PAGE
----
“No matter how high you reach, you are never going to reach higher than the sky.”
Thinking back to my childhood, I was doing extra work most of the time.
I was a good student and I didn’t mess around much.
My mom wanted me to have a good education. I studied in two kindergartens and three primary schools, each one better than the other. Each time, I had to work to get better results to get into a better school.
But it made me more independent and gave me less of an emotional attachment to these matters.
No matter how close I was with my friends, our friendships would fade away as I moved to another school.
This influenced me as I grew up. Many people might have strong attachments to specific people, places or things, but I seem to find it easier to let things go.
When I was in primary six, I was selected to be a team member to take part in the International Mathematical Olympiad.
During the summer training camp, a teacher asked me to photocopy some exercises in the staff room.
There was no one in the room so I messed around. I turned all the medals and cups into a golden robot. Also I faked some love letters between the teachers.
I was kicked out of the team.
As a member of Hong Kong Children’s Choir, I was lucky to have more chances to see the world than other kids.
The places we went on tour aren’t the usual places that Hong Kong people would go: Sweden, Norway, Denmark, Marseille in southern France and Kagoshima in Japan.
I really enjoyed it. I kept singing in the choir— until my voice broke.
I joined the debate team afterwards, and soon became the team leader and won “Best Debater” in public competitions.
Also, I got my Grade Eight with distinction in piano.
It was so easy to get what I wanted in my childhood. But I didn’t know how to deal with failure and setbacks.
As I grew up, there were more and more problems that had to be dealt with.
I started to become frustrated, even by small matters. Like if I couldn’t be the most popular person in a group, I would be unhappy about that. I was used to getting attention from everyone.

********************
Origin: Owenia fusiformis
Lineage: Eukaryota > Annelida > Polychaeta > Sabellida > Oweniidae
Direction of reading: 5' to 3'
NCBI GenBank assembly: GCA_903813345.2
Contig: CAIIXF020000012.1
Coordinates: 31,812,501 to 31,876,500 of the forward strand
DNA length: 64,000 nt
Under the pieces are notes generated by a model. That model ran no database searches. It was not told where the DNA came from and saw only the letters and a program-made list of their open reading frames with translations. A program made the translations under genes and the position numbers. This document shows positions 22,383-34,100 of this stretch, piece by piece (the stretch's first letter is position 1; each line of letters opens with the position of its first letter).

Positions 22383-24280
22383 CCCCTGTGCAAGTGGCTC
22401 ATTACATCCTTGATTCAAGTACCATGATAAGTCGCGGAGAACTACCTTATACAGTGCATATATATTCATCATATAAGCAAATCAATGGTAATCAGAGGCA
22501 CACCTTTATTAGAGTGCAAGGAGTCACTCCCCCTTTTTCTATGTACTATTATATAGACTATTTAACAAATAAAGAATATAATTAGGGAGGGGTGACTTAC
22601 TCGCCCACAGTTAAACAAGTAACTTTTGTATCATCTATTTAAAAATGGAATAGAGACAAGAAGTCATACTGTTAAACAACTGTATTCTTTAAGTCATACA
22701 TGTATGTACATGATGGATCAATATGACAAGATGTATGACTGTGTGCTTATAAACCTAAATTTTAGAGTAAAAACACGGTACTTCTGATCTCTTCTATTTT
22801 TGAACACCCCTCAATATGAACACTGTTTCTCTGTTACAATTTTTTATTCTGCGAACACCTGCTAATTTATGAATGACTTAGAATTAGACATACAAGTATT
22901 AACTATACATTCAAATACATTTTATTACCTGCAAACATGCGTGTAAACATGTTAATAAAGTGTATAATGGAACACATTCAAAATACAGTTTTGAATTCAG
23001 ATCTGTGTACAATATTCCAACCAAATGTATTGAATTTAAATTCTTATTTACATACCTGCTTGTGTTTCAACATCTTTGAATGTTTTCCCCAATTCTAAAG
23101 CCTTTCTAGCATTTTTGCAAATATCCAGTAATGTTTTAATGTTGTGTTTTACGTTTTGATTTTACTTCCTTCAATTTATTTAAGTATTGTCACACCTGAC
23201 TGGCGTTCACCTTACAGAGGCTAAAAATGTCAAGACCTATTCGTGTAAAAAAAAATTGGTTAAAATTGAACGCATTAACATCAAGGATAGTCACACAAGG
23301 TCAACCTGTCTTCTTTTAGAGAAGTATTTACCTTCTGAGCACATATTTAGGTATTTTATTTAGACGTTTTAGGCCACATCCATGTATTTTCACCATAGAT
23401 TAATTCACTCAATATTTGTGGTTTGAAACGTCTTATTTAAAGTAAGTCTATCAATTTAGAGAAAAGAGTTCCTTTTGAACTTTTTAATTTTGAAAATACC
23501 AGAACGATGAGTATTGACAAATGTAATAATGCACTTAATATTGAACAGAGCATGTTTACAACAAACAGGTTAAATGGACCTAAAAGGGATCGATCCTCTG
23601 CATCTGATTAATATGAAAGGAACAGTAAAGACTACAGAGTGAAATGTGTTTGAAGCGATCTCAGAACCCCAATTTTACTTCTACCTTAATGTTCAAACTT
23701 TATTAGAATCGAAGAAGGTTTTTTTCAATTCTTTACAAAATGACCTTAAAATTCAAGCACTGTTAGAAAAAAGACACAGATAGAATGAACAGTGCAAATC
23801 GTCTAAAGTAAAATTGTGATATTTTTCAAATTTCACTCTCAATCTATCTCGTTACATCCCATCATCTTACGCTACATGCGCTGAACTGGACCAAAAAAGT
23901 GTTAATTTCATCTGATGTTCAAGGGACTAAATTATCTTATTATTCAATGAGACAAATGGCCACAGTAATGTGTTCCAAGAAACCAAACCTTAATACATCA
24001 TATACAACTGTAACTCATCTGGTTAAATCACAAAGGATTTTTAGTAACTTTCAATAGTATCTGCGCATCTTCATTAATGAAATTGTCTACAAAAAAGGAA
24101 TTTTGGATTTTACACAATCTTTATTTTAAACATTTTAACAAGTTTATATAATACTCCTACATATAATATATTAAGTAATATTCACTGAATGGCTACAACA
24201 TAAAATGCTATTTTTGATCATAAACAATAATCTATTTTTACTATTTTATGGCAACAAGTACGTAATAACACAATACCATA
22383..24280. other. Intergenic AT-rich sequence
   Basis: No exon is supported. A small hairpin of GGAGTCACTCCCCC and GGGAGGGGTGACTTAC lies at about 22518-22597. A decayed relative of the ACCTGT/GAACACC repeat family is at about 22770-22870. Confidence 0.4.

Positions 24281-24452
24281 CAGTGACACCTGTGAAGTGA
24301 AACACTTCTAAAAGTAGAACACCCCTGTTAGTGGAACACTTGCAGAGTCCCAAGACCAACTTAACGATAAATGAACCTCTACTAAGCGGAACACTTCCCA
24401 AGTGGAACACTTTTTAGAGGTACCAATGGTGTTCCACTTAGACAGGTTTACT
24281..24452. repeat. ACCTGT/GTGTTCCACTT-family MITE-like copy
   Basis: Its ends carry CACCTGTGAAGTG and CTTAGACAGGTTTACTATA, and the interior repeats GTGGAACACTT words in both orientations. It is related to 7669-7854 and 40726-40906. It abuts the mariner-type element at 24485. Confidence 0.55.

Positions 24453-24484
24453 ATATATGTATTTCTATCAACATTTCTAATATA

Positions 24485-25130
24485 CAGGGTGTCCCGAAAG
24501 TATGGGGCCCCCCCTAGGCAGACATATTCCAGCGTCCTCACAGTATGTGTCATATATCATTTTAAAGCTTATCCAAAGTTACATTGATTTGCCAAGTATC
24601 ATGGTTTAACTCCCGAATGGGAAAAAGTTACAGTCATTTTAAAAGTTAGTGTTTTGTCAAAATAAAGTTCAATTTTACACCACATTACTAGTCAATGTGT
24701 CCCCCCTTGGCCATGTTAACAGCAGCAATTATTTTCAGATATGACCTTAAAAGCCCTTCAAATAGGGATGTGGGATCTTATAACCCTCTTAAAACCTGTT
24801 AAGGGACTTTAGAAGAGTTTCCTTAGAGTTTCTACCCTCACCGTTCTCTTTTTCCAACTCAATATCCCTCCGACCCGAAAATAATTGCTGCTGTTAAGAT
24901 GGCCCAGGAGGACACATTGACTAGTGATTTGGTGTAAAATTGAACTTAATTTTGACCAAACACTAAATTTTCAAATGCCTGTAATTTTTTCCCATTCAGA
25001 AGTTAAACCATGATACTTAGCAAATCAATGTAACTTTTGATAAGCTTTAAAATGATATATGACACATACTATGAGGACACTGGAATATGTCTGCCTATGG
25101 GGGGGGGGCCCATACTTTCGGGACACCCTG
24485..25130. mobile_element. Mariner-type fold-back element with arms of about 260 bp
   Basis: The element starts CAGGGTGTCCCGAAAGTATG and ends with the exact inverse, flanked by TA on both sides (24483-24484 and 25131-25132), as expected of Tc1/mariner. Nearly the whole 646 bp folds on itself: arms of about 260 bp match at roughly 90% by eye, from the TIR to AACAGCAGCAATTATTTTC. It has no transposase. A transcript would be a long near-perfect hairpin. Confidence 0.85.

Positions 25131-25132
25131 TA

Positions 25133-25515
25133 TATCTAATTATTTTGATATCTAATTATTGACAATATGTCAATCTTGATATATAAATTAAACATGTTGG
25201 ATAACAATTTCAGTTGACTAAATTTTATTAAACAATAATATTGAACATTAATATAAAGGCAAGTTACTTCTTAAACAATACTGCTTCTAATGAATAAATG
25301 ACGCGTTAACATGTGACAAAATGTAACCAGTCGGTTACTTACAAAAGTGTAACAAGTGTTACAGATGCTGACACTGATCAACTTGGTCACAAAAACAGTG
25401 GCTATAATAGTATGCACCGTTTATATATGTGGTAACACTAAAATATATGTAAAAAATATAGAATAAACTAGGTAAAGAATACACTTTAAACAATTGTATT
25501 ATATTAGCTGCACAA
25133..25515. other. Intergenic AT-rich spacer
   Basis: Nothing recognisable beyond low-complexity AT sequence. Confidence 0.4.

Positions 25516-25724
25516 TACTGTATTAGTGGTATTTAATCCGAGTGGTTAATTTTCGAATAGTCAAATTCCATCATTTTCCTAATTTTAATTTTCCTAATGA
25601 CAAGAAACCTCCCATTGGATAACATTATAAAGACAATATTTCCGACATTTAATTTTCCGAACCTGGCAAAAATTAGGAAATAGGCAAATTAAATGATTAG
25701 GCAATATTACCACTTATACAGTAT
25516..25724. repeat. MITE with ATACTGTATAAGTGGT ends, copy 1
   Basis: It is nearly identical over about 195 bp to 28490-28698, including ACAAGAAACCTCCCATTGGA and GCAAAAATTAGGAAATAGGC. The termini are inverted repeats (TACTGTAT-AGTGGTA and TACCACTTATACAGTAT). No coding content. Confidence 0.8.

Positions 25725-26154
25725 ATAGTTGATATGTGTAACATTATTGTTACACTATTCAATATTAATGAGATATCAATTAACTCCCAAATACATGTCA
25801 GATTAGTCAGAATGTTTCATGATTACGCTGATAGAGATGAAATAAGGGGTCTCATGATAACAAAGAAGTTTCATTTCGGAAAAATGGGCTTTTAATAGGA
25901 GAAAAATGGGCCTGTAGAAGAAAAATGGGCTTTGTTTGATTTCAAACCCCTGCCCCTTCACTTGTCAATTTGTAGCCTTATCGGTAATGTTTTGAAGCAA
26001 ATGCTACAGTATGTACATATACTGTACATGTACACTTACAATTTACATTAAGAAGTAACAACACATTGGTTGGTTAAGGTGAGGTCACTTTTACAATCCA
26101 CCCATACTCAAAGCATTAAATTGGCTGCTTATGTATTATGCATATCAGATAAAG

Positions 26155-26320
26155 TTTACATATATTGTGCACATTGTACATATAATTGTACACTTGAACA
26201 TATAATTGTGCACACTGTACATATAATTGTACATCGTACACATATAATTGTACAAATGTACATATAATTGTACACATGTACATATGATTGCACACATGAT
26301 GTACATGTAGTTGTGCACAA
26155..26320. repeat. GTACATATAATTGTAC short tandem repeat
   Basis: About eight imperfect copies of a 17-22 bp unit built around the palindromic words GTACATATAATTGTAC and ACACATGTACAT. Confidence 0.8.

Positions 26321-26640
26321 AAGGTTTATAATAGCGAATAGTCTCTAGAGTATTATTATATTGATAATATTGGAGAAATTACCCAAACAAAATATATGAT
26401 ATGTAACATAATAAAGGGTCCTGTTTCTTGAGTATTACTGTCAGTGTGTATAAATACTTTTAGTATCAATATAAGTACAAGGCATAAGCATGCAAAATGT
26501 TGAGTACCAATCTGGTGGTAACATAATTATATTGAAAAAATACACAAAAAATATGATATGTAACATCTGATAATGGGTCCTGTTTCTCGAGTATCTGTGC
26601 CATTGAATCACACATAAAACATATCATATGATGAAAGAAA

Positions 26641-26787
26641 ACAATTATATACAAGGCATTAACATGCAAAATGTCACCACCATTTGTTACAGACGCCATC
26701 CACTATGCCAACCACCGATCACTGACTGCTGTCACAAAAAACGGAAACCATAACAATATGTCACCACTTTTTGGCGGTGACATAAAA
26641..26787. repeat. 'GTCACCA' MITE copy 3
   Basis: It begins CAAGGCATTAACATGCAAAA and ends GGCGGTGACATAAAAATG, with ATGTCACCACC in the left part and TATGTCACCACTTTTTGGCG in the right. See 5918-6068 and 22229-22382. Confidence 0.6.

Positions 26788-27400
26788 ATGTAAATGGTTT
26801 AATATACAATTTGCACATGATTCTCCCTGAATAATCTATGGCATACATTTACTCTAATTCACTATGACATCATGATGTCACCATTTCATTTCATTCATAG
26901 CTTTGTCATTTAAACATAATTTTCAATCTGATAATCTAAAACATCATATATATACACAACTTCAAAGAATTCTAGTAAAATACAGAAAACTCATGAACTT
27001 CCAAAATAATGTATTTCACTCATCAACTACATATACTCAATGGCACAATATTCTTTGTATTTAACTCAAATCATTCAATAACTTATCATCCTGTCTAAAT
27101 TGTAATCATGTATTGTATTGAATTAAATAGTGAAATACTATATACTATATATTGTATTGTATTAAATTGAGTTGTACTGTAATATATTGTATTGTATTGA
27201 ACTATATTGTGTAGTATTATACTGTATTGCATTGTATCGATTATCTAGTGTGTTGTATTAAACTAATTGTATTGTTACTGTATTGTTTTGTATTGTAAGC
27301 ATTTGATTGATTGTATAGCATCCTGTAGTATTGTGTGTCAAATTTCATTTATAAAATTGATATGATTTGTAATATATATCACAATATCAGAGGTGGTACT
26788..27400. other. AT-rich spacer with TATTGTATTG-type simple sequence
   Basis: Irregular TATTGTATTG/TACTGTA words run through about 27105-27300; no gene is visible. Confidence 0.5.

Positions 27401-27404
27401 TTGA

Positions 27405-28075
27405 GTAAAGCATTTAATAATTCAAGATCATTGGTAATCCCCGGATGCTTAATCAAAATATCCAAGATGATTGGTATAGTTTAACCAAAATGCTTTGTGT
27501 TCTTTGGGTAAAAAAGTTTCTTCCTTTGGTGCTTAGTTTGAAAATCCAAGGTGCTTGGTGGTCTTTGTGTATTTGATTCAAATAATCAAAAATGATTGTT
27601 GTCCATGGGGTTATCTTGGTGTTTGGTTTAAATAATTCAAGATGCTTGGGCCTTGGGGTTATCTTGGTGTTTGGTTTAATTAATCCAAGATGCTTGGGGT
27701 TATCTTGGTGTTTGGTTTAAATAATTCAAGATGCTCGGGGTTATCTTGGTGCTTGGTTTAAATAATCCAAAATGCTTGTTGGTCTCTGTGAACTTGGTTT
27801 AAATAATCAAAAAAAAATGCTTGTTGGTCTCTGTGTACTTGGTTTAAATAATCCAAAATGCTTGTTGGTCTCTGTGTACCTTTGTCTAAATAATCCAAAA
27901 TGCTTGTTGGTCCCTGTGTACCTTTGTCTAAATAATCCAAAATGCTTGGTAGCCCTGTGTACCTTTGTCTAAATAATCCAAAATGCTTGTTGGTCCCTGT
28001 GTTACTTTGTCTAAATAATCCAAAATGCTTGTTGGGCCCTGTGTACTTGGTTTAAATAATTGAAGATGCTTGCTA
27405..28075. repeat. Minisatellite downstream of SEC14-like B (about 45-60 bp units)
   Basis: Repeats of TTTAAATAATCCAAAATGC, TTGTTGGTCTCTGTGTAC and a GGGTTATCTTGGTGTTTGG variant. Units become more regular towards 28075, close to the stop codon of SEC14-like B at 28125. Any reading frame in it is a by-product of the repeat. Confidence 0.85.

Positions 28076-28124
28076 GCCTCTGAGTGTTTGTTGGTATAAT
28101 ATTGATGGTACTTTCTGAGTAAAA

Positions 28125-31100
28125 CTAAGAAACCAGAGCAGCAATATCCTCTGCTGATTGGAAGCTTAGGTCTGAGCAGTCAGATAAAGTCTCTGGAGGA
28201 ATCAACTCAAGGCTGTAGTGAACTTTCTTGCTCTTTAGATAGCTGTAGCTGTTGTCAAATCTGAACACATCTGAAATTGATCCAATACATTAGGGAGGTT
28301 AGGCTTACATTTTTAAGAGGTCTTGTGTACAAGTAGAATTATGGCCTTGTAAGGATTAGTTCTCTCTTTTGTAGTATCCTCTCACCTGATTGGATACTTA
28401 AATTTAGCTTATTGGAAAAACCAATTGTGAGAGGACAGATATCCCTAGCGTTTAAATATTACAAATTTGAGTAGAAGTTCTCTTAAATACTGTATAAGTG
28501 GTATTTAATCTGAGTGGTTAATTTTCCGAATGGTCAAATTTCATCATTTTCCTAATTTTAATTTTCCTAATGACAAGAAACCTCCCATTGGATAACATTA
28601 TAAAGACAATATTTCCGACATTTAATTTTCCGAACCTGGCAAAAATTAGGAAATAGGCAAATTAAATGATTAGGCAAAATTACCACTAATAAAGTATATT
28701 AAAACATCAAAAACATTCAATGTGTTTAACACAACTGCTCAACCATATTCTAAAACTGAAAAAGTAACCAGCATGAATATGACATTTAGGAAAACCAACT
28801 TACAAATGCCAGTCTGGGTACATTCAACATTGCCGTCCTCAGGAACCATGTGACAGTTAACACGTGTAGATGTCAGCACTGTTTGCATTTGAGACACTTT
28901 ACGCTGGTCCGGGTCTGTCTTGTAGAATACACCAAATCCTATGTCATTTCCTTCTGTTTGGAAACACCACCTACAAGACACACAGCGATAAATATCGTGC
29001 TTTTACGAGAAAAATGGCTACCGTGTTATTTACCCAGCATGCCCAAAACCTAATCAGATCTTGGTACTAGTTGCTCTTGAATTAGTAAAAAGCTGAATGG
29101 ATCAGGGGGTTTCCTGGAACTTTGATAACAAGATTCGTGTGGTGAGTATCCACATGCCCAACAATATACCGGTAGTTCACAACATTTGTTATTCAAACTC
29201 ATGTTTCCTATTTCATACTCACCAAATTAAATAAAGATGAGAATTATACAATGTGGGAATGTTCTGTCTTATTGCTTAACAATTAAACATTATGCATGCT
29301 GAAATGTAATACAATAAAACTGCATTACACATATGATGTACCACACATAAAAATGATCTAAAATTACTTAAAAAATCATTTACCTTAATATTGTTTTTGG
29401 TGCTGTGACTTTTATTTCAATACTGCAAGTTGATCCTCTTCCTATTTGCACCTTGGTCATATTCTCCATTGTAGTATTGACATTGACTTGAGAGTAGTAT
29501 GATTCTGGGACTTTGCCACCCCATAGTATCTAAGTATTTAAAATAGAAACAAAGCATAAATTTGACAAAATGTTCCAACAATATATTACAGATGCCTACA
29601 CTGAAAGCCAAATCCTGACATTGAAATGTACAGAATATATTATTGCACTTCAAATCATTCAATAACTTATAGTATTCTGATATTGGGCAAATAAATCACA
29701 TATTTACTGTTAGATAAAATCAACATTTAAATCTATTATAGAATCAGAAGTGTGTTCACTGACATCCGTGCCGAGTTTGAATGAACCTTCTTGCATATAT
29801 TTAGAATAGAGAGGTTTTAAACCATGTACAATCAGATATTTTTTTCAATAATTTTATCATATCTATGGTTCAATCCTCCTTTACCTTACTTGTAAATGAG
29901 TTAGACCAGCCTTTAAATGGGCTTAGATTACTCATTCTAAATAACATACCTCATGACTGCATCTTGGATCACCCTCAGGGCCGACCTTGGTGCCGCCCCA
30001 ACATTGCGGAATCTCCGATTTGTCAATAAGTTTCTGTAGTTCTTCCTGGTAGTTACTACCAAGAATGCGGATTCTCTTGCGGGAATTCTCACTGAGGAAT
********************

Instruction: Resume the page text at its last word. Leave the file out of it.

I turned into a quiet person. I hid myself away. I started not going to classes in university. I hid at home during the day and went out at night. My life was eroding away.
I met a gangster boy on the Hung Hom waterfront. We talked about our thoughts and dreams every night for two months, and then we never met again.
Our paths might not cross again, but once we shared our dreams with each other.
That’s the interesting and mysterious part of life.
I started writing lyrics. At first I just wanted to show others how smart I was and the interesting angles I could think of.
Later on, I came to regard it as my responsibility.
Writing Cantonese lyrics seems difficult to most people: This talent of mine is a precious gift from God. I should take the responsibility and help people to write out their thoughts.
I moved to a village house in Tai Po. By always looking at the blue sky, I realized how small we are. No matter how high you reach, you are never going to reach higher than the sky.
[Cantopop producer and singer] Eric Kwok called me after seeing my lyrics, and it got me the chance to write for Karen Mok, Charlene Choi and Eason Chan. I was a newbie but I got the chance to write for Eason!
Later I got a call from [legendary lyricist] Wyman Wong, who asked me to join his “Shot the Lyricist” songwriters’ union. It was a milestone for my career. After that I started working with Pakho Chau and Phil Lam.
I used to use words and music to express my thoughts. But then I thought it would be good to directly express myself to audiences. So last year I switched to being a singer.
My most recent song is about a fat boy: ‘If I am smart enough, I can be fat.’ You think my style is similar to Bruno Mars? Yeah, his music has influenced me a lot.
Why am I successful? There’s a theory I believe in.
There are many people waiting for a bus that hasn’t come. Some leave the line because it’s too hot under the sun. Some leave to go buy food.
After half an hour the bus has still not arrived, so some choose to walk or take a taxi. Soon there’s only me left in the line. So when the bus finally comes, only I can get on the bus.
You have to stick to your beliefs.
Chan Wing-him has written songs for almost every Cantopop star in Hong Kong, including Eason Chan, Pakho Chau, Joey Yung and Fiona Sit. Now the award-winning lyricist has moved from backstage to the spotlight, with a string of successful singles. He tells Isabelle Hon about an overachieving childhood, dealing with setbacks, and the key to success.